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The Introverted Pilgrim

2020 Camino Guides

Camino Chrissy

Take one step forward...then keep on walking..
Camino(s) past & future
Frances 2015;
Norte/Primitivo 2016;
Frances 2017;
Le Puy 2018;
Portuguese/FishermanTr. 2019
So Dave if we ever cross paths on a Camino, I will just nod and smile and keep walking!
Very funny! Being a self described introvert who leans heavily on the extreme, I wonder how you ever found tourself a spouse! 😉
 
Camino(s) past & future
2017, 2018 neither successful
Dave,
Thank you for your post. I, too, am an introvert by nature (Meyers Briggs INFJ type). I have had to work very hard at being social in group settings. When I took the Meyers Briggs personality inventory, one of the descriptions of my personality type explained that as introverts we can and do work in social settings. This is not our preferred setting; it will drain our internal batteries very quickly. We need those quiet times by ourselves to recharge these inner batteries.

One of my hardest challenges is small talk. After the customary introductions, I run out of things to say and then comes the awkward silence. But wait an hour or two later after I’ve had time to internally process the situation, and I’ve got a lot I could have said.

My Camino is coming up this June and July. I am relishing some stretches alone along The Way. For those times when social interaction is needed, I’ll work hard at being open and friendly. But, when the “battery” starts getting low, I will have to retreat and observe from a safe distance. The flip side of that is once I get to know someone, then I can let down my guard. I then can engage in some personal conversation or let out my sense of humor.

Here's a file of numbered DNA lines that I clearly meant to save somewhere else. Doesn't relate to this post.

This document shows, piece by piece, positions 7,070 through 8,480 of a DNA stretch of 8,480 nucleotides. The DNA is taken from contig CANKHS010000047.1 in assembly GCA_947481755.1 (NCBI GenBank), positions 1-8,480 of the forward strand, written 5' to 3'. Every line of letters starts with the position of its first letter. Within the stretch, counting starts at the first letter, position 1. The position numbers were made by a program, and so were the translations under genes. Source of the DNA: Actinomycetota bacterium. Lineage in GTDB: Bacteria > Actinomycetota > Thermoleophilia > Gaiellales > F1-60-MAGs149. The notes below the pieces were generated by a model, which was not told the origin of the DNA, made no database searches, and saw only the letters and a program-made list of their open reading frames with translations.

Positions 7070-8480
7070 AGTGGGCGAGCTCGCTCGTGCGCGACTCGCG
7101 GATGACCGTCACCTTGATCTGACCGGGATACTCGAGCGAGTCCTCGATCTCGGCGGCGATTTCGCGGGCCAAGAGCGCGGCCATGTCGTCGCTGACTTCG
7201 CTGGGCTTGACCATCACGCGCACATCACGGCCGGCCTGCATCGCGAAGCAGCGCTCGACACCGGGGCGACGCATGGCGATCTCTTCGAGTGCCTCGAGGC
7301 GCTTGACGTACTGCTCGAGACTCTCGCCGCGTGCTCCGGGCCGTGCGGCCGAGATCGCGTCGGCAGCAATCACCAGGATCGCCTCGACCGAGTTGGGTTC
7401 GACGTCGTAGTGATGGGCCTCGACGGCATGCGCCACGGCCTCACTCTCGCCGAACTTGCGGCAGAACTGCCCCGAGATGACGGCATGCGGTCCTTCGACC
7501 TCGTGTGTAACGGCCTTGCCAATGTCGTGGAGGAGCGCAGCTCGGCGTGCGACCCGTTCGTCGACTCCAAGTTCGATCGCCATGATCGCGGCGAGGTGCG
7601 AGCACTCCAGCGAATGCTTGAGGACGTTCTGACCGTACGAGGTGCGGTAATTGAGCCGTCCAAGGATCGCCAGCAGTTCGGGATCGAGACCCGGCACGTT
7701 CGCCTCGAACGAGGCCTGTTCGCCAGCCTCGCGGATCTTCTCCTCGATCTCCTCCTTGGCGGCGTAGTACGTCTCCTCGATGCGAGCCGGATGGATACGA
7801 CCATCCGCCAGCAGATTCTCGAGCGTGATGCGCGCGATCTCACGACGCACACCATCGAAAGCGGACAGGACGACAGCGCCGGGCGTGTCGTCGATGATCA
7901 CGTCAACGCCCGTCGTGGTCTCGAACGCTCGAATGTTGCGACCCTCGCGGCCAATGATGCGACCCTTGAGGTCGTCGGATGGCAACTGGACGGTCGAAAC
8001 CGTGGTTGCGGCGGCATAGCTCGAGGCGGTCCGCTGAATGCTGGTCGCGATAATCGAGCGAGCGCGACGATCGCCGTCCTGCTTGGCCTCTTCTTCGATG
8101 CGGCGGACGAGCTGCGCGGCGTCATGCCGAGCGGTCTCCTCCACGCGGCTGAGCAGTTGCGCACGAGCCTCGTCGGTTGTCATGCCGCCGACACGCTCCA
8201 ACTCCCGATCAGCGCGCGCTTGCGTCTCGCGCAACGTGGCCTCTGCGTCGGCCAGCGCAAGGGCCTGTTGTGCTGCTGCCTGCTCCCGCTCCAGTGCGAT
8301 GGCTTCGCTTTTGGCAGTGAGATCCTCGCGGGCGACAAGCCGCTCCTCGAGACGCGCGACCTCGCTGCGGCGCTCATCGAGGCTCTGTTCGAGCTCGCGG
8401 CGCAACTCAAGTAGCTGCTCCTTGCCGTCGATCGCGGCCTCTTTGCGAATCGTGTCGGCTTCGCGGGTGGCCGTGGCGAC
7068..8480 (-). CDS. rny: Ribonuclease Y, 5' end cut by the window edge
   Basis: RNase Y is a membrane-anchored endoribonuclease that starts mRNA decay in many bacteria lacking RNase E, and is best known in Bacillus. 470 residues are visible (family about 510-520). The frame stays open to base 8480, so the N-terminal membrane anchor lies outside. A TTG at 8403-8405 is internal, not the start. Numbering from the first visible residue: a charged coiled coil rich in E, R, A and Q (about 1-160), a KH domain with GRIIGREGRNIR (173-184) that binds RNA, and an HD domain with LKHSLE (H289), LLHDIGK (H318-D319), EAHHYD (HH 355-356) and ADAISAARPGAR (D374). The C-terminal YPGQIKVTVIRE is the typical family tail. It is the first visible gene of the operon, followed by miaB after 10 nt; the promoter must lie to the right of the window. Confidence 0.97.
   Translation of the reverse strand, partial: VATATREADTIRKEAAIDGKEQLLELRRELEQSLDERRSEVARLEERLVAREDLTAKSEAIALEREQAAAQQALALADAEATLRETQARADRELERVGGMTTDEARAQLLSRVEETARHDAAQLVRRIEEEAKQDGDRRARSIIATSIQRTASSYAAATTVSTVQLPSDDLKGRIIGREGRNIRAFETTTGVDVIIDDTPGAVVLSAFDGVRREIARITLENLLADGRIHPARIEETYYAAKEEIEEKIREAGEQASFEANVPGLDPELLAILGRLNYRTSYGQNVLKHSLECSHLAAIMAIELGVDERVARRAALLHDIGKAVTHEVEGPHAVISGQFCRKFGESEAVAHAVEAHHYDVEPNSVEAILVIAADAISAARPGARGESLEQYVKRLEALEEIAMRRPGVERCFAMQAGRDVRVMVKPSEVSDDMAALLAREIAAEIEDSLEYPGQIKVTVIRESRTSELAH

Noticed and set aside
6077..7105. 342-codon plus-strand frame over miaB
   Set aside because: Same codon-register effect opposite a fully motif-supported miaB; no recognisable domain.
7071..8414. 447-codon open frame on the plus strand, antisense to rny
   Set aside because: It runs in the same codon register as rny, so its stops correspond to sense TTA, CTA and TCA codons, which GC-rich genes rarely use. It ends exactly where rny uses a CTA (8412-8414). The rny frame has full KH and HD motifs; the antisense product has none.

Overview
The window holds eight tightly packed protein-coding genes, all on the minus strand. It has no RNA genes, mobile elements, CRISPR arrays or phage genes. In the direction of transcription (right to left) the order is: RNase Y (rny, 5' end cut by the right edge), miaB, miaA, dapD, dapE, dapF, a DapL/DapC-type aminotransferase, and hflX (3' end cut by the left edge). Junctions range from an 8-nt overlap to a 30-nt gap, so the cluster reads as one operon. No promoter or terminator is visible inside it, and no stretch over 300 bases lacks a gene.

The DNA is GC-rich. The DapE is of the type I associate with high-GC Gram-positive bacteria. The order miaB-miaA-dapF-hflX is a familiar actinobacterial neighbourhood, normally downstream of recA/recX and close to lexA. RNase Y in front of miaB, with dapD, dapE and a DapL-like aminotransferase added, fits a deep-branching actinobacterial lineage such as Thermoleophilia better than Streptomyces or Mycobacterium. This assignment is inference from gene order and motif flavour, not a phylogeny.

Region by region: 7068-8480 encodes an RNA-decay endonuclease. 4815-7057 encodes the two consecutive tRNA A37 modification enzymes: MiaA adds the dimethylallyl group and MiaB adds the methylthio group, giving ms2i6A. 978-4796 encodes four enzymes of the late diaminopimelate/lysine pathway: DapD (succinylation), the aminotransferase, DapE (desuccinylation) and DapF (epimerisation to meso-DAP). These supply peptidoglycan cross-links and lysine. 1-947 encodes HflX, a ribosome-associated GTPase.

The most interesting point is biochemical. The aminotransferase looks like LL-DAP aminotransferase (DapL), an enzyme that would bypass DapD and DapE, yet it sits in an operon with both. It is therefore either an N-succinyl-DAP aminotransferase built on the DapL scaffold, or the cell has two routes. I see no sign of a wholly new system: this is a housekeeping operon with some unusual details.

Thanks, Dave, for your post. Hopefully it will open the eyes to some or many that we are not anti-social. We just need our time to recharge and process.
I'm an INTJ and have always had to find some place to be alone with my self, or reading a book.
 
Camino(s) past & future
Via dela plata, via Francigena
Thank you Dave. This was another of those aspects of the Camino causing anxiety, pre-trip. I am not a natural joiner-in, so was wondering whether I would survive what seems like a social free for all. Glad to know I am not alone.

How did you manage in reality, without offending people or becoming ‘that mean guy’?
cheers
Glenda
Don’t worry Glenda, I’m confident you’ll work it out. You can choose to join the noisy table at dinner or not, and no one will be offended. You can walk alone or respond to a friendly ‘Buen Camino’ or not. Especially in the evenings, it’s generally understood that people have their own routine and should be left to rest. Good luck